About the Project
Climate change is a severe threat to biodiversity. Many species are adapting by changing their ranges and retreating to areas with cooler climates1. Areas with a high variety of microclimates may provide opportunities for species to persist in a changing climate2. Animal species, exposed to microclimate variability throughout their life cycles3, may be able to use favourable microclimate sites to shelter from extreme events. With the advent of new tracking technologies, high spatial and temporal resolution data is available4 for a wide range of taxa enabling the quantification of individual exposure to microclimate variability5 and the identification of behavioural strategies individuals adopt to cope with climate extremes. The results will be used to recommend habitat management actions that promote microclimate variability and the creation of refugia sites needed to protect species that are vulnerable to climate change.
Using existing GPS location data with high spatial and temporal resolution (e.g. datasets from Movebank.org), and newly collected data using new tracking technologies, this project will examine the microclimate characteristics5 of sites used by individuals living at the edge and core of their climatic ranges. Detailed data on the behaviour of individuals (e.g. resting, foraging, moving) can be obtained through accelerometer sensors, these in combination with the GPS location data provide a powerful tool to understand behavioural responses to environmental variability.
The project will use theoretical and practical ecological skills and new animal tracking technologies. You will be trained in experimental design, testing hypothesis, to trap and manipulate wild animals and deploy tracking devices and in analyses of animal movement data. You will have the opportunity to explore existing datasets using R, and investigate which microclimate variables influence animal behaviour. Large datasets with animal movement information will be used to reveal the main environmental drivers behind range limits, and will inform the design of robust management actions to protect species under a changing climate.
You should have a degree in the life sciences, relevant research experience, and be keen to advance scientific understanding of our natural environment. This project is available to highly numerate candidates.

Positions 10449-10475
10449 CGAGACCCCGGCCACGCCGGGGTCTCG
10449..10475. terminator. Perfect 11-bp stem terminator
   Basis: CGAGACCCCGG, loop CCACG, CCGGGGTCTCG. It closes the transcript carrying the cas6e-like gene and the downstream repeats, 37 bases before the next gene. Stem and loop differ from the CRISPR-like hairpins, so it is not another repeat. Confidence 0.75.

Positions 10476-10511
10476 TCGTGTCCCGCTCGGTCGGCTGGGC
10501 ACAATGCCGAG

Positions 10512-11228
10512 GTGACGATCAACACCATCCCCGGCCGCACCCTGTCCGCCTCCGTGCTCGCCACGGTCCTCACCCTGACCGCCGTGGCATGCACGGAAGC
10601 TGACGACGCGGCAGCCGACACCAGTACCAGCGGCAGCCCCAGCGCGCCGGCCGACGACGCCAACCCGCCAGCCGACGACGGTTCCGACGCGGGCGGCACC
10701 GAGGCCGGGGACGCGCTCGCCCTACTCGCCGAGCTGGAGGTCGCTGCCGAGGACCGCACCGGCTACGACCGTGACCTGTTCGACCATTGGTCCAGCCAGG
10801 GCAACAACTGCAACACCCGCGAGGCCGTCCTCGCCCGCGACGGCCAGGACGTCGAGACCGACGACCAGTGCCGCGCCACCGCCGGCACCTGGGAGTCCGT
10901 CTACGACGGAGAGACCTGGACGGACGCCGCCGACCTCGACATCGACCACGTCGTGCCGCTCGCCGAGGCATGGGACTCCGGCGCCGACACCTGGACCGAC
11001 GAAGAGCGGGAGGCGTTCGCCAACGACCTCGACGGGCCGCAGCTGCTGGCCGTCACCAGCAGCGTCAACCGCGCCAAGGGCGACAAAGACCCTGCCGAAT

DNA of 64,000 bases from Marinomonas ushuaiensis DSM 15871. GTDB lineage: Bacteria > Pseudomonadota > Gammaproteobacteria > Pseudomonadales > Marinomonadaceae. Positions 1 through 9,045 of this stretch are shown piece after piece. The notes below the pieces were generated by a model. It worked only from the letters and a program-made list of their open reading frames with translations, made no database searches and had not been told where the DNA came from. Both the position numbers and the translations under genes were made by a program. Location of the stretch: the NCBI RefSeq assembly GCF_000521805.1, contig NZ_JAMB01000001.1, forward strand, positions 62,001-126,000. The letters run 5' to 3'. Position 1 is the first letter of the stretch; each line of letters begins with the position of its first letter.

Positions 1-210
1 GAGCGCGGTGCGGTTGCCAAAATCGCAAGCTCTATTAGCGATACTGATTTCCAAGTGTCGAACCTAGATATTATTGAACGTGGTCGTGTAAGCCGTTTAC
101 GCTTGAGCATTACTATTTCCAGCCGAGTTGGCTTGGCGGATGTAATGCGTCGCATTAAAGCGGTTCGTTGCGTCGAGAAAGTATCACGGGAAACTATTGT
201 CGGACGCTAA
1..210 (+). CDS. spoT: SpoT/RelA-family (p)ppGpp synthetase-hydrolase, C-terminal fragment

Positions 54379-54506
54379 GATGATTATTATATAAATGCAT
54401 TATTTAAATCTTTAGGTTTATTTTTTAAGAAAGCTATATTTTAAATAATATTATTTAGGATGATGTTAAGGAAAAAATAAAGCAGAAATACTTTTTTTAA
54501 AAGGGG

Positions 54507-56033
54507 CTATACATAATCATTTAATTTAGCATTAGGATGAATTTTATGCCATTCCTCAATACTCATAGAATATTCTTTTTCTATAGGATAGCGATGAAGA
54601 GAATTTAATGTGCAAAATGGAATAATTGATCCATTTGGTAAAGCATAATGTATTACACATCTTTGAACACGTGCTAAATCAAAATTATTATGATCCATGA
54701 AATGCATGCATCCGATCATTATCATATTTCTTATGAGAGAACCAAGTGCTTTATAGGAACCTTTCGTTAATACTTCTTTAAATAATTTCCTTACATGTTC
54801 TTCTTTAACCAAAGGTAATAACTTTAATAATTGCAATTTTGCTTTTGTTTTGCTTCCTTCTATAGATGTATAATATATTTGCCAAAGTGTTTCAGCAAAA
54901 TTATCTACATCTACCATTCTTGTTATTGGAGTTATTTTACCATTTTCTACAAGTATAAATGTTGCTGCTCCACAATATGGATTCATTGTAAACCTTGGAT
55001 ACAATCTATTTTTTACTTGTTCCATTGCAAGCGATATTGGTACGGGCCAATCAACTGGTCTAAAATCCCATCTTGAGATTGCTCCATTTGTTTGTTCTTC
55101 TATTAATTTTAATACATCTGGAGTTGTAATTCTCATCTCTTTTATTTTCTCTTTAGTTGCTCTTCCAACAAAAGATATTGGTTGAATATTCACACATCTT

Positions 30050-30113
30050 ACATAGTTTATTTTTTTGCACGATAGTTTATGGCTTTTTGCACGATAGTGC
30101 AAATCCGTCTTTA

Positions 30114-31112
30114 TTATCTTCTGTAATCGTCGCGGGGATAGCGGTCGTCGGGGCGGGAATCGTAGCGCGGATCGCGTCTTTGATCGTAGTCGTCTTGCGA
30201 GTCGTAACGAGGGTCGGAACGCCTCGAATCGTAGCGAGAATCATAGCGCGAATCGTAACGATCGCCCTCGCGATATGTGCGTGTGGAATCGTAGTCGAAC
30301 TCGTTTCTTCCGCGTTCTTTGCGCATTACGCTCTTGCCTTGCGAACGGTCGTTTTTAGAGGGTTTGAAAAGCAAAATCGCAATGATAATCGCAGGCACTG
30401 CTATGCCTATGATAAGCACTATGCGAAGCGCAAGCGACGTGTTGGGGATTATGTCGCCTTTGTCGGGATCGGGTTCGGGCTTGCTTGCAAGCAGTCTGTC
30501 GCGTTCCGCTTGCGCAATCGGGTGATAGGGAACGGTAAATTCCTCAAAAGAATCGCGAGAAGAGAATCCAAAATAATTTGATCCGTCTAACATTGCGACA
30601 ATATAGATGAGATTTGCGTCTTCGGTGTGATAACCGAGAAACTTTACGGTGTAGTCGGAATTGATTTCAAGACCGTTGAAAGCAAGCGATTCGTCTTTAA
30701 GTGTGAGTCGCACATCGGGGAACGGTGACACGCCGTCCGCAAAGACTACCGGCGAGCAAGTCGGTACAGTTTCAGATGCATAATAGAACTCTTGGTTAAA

This project has been shortlisted for funding by the ARIES NERC DTP.
Successful candidates who meet UKRI’s eligibility criteria are awarded a NERC studentship covering fees, stipend (£15,285 p.a., 2020-21) and research funding. International applicants (EU/non-EU) are eligible for fully-funded studentships. Please note ARIES funding does not cover visa costs (including immigration health surcharge) or other additional costs associated with relocation to the UK.
Excellent applicants from quantitative disciplines with limited experience in environmental sciences may be considered for an additional 3-month stipend to take advanced-level courses.
ARIES is committed to equality, diversity, widening participation and inclusion in all areas of its operation. We encourage enquiries and applications from all sections of the community regardless of gender, ethnicity, disability, age, sexual orientation and transgender status. Academic qualifications are considered alongside significant relevant non-academic experience.
For further information, please visit http://www.aries-dtp.ac.uk
For more information on the supervisor for this project, please go here https://people.uea.ac.uk/a_franco
The type of programme is a PHD
The start date of the project is 1st October 2021
The mode of study is full or part time (visa restrictions may apply)
Studentship length is 3.5 years
Acceptable first degree in Life Sciences
2. Suggitt, A.J., Wilson, R.J., Isaac, N.J.B. et al. (2018) Extinction risk from climate change is reduced by microclimatic buffering. Nature Climate Change 8, 713–717. https://doi.org/10.1038/s41558-018-0231-9
3. McDermott Long O, Warren R, Price J, Brereton TM, Botham MS and Franco AMA (2016) Sensitivity of UK butterflies to local climatic extremes: which life stages are most at risk? Journal of Animal Ecology, 86(1), 108-116.
4. Gilbert NI, Correia RA, Silva JP, Catry I, Atkinson, PW, Gill, JA and Franco AMA (2016) Are white storks addicted to junk food? Impacts of landfill use on the movement and behaviour of resident white storks (Ciconia ciconia) from a partially migratory population. Movement Ecology 4, 7 (2016). https://doi.org/10.1186/s40462-016-0070-0
5. Maclean IMD, Mosedale JR, Bennie JJ (2019) Microclima: An r package for modelling meso‐and microclimate. Methods in Ecology and Evolution, 10 (2), 280-290
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